WS-Addressing is a replacement specification for WS-Routing. WS-Addressing includes a mechanism for identifying messages (MessageID), specifying the recipient (To) and to whom a reply should be sent (ReplyTo). It is inserted into the SOAP header and extends the input, output and fault messages within a WSDL port-type element with an Action attribute. Its terminology and use is similar to that of SMTP because the message may flow through several intermediaries before arriving at its intended destination.

WS-Addressing may seem extraneous--after all, most SOAP messages are sent over HTTP, the sender and receiver are known, and the SOAP action is carried in the HTTP header. But WS-Addressing is important because it removes transport-dependence from SOAP. If the destination endpoint is JMS (Java Messaging Service), for example, the URI can't use HTTP headers to determine which operation to call nor assume the client is necessarily the endpoint to which the service should reply. So you could use JMS headers instead, right? Sure you could, but this breaks the basic premise that SOAP is self-contained and doesn't rely on any given transport.

WS-Addressing removes any reliance on transport headers or parameter mechanisms in order to access a Web service. This is increasingly important in SOA implementations, where services aren't required to be transported over HTTP--though most implementations today take advantage of this ubiquitous protocol.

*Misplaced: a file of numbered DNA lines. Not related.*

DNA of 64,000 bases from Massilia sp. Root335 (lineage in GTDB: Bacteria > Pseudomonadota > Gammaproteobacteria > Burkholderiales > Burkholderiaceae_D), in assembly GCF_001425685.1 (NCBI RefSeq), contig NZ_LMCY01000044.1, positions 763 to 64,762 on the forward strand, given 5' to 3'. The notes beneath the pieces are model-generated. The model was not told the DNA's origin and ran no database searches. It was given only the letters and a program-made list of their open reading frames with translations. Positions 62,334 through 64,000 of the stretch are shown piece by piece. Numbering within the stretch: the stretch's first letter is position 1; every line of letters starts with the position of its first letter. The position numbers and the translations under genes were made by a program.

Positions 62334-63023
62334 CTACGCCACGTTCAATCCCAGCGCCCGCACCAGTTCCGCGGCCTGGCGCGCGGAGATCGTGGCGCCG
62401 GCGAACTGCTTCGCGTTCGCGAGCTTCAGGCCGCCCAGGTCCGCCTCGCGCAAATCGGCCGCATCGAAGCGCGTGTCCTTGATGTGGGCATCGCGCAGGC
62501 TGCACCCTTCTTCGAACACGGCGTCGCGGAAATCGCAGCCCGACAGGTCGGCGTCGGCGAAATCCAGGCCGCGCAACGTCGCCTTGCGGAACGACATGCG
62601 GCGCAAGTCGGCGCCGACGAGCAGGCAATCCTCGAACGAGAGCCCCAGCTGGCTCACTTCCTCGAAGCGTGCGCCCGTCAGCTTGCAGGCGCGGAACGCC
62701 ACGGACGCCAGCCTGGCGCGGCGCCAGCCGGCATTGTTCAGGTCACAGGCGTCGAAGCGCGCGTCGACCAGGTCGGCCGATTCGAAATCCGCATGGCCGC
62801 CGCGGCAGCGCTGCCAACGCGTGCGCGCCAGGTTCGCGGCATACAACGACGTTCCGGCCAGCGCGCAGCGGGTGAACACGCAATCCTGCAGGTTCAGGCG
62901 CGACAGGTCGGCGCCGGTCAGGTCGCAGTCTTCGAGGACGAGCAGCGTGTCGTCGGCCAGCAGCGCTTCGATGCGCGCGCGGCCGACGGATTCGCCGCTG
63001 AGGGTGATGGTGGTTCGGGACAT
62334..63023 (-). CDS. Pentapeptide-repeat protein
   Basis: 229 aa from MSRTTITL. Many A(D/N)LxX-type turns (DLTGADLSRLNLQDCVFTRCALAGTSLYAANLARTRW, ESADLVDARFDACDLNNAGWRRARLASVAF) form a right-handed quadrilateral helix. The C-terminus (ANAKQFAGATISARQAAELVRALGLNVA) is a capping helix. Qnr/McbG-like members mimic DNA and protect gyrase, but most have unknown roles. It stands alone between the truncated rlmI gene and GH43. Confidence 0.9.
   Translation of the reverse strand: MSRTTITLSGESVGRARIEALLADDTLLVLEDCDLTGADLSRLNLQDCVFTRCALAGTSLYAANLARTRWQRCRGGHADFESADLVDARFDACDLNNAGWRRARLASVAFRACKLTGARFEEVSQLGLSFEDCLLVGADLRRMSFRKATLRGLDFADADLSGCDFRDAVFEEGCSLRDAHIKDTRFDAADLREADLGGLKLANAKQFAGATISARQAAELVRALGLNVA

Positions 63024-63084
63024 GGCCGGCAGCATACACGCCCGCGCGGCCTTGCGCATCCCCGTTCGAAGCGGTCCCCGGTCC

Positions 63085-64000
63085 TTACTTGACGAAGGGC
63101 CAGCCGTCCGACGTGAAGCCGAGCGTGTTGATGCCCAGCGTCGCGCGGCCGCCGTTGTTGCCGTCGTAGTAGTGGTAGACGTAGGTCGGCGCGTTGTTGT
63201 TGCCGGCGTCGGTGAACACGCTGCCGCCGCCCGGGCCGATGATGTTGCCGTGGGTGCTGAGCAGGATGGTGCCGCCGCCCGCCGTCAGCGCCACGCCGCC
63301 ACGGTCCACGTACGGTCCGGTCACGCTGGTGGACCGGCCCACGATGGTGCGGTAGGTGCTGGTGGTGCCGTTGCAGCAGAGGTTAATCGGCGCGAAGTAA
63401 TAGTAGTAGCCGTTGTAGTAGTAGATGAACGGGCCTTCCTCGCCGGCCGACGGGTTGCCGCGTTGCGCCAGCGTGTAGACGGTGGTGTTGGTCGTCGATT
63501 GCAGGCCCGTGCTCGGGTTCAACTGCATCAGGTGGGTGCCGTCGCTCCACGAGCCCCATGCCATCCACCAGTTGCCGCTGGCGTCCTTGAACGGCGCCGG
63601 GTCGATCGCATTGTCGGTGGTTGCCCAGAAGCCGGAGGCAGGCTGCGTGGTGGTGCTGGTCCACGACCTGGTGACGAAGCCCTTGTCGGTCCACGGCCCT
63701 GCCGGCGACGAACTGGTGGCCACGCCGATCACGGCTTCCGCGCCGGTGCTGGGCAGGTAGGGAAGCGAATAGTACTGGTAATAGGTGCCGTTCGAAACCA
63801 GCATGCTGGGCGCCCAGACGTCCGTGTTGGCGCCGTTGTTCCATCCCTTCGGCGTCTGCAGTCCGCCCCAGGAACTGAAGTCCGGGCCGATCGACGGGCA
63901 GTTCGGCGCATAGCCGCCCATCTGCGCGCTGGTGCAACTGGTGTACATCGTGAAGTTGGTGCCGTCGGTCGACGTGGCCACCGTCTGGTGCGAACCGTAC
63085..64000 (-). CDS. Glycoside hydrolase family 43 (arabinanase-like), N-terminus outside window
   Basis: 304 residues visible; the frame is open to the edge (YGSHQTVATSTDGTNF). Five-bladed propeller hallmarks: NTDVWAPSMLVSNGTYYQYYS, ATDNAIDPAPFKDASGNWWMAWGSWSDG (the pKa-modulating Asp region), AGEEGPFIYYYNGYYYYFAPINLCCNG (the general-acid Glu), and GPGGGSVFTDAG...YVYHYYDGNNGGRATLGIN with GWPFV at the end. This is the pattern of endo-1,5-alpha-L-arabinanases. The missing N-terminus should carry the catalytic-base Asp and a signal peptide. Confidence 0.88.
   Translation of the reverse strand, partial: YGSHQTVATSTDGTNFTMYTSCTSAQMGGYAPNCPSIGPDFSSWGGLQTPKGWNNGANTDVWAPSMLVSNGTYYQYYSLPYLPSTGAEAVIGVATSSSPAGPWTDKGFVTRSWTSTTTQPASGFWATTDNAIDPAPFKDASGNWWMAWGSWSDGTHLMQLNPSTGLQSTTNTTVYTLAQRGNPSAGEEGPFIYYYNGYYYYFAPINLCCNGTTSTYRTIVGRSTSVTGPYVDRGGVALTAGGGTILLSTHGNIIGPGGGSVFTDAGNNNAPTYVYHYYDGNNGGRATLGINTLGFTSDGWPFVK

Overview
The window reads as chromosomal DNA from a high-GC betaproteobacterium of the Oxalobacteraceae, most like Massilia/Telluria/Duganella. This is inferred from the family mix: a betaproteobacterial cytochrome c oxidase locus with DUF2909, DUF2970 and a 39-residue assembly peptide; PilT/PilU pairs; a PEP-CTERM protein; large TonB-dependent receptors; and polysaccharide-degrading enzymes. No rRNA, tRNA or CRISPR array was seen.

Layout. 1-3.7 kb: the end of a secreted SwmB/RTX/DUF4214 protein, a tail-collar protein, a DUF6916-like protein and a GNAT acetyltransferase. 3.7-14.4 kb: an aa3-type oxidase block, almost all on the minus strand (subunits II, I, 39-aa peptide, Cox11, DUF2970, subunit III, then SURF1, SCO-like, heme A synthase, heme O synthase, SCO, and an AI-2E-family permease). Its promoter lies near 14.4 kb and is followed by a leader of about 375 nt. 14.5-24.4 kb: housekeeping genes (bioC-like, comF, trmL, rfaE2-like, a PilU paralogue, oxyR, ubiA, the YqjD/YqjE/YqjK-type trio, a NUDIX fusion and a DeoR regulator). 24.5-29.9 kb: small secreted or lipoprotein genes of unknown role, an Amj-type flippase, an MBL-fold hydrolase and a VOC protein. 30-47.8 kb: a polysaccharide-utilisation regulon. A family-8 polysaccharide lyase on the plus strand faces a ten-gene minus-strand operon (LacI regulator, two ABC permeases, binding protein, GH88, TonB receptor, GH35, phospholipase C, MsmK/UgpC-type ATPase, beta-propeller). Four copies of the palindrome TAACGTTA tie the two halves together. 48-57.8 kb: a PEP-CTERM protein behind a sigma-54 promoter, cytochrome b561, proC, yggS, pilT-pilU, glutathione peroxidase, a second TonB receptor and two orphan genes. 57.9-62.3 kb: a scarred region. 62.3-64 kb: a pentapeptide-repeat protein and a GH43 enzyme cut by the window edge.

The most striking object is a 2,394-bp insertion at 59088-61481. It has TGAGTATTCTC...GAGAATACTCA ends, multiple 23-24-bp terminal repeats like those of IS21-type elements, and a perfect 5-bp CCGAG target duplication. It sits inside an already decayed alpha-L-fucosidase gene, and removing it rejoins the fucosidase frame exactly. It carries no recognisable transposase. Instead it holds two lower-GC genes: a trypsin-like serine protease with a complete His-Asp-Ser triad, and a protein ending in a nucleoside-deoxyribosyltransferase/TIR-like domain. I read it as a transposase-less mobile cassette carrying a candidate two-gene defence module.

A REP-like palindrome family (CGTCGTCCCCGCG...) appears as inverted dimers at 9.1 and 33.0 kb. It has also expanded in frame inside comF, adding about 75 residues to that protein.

The Rest of the Story

Several up-and-coming specifications and standards are, or will be, tangentially important to your SOA infrastructure--transaction-based specifications, management, more security and reliable messaging are all in the works now. But starting with WS-Policy, WS-Addressing, and WS-Security should get you up to speed on the most relevant standards necessary for deploying your SOA infrastructure and lay groundwork for the standards yet to come.

Lori MacVittie is a Network Computing senior technology editor working in our Green Bay, Wis., labs. She has been a software developer, a network administrator, and a member of the technical architecture team for a global transportation and logistics organization. Write to her at [email protected].

About the Author(s)

Lori MacVittie

Principal Technical Evangelist, f5

Lori MacVittie is the principal technical evangelist for cloud computing, cloud and application security, and application delivery and is responsible for education and evangelism across F5's entire product suite. MacVittie has extensive development and technical architecture experience in both high-tech and enterprise organizations. She holds a B.S. in Information and Computing Science from the University of Wisconsin at Green Bay, and an M.S. in Computer Science from Nova Southeastern University. She also serves on the Board of Regents for the DevOps Institute and CloudNOW, and has been named one of the top influential women in DevOps.